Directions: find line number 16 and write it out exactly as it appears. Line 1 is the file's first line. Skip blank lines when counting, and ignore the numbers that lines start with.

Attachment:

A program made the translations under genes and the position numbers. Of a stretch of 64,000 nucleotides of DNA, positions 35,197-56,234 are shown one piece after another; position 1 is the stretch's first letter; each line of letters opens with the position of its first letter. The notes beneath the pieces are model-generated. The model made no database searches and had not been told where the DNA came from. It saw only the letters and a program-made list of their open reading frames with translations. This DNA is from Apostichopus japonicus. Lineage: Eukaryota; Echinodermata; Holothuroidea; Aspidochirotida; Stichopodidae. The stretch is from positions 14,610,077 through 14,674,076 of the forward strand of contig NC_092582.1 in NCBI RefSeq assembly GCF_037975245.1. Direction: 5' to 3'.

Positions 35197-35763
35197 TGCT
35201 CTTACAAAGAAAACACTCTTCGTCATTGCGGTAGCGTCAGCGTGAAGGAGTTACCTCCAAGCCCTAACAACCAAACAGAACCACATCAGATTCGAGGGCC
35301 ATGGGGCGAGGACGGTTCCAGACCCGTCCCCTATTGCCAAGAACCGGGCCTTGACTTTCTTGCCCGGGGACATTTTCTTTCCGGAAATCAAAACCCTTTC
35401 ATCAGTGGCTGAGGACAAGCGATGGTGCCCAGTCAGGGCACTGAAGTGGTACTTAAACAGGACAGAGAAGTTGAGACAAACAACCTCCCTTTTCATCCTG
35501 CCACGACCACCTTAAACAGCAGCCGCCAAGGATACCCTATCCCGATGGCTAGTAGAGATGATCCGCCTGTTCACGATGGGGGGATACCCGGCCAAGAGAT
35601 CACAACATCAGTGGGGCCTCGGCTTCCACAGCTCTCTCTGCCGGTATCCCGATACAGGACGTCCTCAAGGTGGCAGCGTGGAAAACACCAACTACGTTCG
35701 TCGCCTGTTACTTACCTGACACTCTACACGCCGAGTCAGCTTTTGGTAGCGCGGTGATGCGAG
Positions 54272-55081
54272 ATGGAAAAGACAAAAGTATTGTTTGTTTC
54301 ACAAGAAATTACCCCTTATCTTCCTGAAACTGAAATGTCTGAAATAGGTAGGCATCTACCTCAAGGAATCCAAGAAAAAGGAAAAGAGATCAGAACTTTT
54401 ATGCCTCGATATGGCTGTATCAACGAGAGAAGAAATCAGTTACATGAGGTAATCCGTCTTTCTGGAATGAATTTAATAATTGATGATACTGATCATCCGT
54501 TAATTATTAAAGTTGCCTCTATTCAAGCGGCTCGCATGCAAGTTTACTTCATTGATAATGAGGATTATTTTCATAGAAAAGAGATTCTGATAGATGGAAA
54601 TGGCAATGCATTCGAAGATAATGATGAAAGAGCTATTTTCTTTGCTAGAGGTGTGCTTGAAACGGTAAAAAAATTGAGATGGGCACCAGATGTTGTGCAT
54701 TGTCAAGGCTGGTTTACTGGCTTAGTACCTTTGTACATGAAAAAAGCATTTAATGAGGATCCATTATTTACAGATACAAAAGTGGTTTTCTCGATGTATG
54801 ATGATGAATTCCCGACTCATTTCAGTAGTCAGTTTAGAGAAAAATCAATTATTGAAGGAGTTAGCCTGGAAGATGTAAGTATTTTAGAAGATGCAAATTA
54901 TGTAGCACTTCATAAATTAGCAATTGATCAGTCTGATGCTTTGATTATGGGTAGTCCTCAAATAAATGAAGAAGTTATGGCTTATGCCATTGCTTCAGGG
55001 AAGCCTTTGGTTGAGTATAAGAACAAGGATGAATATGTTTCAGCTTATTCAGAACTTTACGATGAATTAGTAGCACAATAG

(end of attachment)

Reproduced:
54701 TGTCAAGGCTGGTTTACTGGCTTAGTACCTTTGTACATGAAAAAAGCATTTAATGAGGATCCATTATTTACAGATACAAAAGTGGTTTTCTCGATGTATG